At Fort Myers Beach, many people are closely watching how tourism rebounds.
WINK News interviewed CBS News travel editor Peter Greenberg shortly before the storm. Greenberg was at the beach to highlight some of the “non-beach” attractions in the Southwest Florida area, like Matlacha and the Six Mile Cypress Slough.
Greenberg returned just a couple of weeks ago to revisit some of those places and ask him about the recovery efforts.
“And as you know, as we drove around Fort Myers, even on this trip, we still saw so many boats that were piled up,” Greenberg said. “And I live on a boat. So my heart goes out to those folks.”
When he returned, Greenberg did what many Florida visitors do: go to the beach.
“And for me, look, when I was there, even standing in front of the pier that was decimated. There are like four people on the beach that day. I mean, people are still coming back,” Greenberg said.
And people, Greenberg says, are the key to Southwest Florida’s recovery.
“You know, part of what makes fort Meyers great is that people still get a chance to talk to each other, there’s still a community there,” Greenberg said. “There’s still a downtown there with people who’ve had restaurants and businesses there for so many years.”
But that was just part of his trip with the tv crew, they went to Island Seafood on Matlacha, and the Six Mile Cypress Slough, among others. These are important parts of our community, which Greenberg said, is the most important thing of all.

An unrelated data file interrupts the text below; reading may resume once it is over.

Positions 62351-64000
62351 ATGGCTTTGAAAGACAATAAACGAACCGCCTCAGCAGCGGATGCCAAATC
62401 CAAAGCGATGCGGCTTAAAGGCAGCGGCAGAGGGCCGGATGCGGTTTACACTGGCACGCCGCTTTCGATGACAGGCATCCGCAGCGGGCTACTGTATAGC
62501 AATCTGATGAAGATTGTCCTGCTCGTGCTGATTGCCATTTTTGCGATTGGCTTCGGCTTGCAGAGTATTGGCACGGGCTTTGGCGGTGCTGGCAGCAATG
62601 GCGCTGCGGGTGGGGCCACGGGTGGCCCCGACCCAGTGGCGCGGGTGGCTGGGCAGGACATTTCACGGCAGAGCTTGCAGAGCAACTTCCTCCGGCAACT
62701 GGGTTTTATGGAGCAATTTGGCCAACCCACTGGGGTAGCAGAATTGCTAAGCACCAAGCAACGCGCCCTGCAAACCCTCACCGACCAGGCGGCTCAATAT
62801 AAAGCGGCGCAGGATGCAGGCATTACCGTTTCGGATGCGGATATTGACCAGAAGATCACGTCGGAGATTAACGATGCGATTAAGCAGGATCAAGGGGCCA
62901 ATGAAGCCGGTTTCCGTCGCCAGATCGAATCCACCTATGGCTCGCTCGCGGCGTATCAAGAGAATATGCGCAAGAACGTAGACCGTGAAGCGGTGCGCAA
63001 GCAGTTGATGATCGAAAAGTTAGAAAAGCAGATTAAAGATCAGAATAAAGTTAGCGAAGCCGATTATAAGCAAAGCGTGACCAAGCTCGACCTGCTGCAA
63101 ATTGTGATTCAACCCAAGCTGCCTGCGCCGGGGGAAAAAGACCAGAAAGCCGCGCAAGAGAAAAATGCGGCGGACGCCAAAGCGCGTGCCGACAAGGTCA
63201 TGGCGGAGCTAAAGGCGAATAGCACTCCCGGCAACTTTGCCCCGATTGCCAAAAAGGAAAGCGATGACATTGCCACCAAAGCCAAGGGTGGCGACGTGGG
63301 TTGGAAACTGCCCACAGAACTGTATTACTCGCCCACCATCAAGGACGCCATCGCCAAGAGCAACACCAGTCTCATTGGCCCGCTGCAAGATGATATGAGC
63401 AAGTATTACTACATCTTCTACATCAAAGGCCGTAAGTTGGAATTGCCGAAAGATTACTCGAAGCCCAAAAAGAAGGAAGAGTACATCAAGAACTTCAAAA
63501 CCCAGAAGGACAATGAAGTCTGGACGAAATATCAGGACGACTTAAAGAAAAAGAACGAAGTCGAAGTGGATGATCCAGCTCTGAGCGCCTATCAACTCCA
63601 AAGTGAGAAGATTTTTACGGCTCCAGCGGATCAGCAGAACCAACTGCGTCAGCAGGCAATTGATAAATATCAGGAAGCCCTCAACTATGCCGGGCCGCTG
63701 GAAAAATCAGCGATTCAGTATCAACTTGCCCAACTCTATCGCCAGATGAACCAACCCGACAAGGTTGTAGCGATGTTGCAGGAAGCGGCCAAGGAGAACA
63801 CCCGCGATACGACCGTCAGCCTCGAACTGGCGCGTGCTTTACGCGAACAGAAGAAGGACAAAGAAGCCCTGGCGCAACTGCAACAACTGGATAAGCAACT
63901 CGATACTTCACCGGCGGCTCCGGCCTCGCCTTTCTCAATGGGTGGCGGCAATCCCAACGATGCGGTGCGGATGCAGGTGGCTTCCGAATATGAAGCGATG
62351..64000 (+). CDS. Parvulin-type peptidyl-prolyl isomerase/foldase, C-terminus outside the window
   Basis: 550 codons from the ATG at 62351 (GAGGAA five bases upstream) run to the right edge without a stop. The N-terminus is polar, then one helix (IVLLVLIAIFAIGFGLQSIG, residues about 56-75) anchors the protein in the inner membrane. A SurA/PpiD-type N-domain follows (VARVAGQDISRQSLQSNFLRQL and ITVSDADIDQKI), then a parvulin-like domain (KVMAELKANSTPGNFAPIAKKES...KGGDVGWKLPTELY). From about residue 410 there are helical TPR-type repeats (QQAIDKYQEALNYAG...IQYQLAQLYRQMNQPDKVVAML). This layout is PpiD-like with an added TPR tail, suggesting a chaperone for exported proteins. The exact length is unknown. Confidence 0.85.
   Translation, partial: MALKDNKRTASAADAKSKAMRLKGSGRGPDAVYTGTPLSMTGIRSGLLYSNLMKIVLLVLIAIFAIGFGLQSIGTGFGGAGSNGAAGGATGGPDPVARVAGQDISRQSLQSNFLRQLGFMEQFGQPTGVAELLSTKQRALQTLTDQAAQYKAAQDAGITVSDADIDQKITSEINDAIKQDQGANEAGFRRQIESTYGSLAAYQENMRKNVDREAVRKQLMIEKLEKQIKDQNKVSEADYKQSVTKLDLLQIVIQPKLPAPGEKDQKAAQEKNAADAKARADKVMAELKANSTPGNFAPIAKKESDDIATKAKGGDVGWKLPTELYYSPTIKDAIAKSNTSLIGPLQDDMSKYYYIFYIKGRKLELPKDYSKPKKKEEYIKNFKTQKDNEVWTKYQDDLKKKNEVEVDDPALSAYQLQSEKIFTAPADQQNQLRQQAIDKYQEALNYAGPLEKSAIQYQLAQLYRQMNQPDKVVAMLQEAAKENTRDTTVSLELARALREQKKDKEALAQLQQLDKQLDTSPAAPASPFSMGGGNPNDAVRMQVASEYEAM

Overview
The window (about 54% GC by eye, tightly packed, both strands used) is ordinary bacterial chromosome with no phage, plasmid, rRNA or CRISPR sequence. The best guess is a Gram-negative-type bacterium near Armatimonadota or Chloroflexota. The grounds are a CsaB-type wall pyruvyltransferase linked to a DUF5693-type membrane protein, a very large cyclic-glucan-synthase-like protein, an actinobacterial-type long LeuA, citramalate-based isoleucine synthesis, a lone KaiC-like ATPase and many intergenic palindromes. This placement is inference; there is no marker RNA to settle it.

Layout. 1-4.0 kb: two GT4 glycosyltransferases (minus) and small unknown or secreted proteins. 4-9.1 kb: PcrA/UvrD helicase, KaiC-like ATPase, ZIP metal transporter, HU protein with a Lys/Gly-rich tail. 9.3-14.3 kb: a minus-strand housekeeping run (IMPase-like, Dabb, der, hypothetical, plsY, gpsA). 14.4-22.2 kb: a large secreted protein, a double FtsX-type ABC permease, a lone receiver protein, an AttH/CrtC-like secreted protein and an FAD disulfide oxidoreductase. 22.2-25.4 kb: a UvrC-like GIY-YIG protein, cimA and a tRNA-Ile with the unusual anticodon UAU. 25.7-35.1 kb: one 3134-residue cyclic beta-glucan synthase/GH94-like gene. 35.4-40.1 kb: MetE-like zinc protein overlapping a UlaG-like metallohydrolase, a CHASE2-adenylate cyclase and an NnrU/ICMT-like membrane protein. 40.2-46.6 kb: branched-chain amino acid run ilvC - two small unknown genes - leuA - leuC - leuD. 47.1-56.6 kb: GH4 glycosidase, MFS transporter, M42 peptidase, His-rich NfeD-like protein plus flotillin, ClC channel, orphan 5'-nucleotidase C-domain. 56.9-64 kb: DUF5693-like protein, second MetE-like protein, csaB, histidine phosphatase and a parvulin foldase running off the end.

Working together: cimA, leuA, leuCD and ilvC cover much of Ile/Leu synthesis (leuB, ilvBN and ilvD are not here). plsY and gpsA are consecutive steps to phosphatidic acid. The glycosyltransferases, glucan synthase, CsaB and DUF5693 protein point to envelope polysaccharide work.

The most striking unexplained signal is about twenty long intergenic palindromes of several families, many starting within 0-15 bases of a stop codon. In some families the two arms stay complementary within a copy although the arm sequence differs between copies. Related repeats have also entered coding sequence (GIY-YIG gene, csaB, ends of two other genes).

“In a tourism-dependent economy, I don’t think you’d have a choice. If you lose the community. If you lose the community, you lose everything,” Greenberg said.
When WINK News asked Greenberg what he hopes to see in five or 10 years, his reply was optimistic.
“We’re gonna see so much come back in such a responsible and caring way that it will make you want to come back here,” Greenberg said.
From the sand to the slough to the sights and sounds of Southwest Florida, a recovery Greenberg says he can already see and coming in our near future.
“I think I don’t have to wait five years. I think in the next 18 to 24 months,” Greenberg said.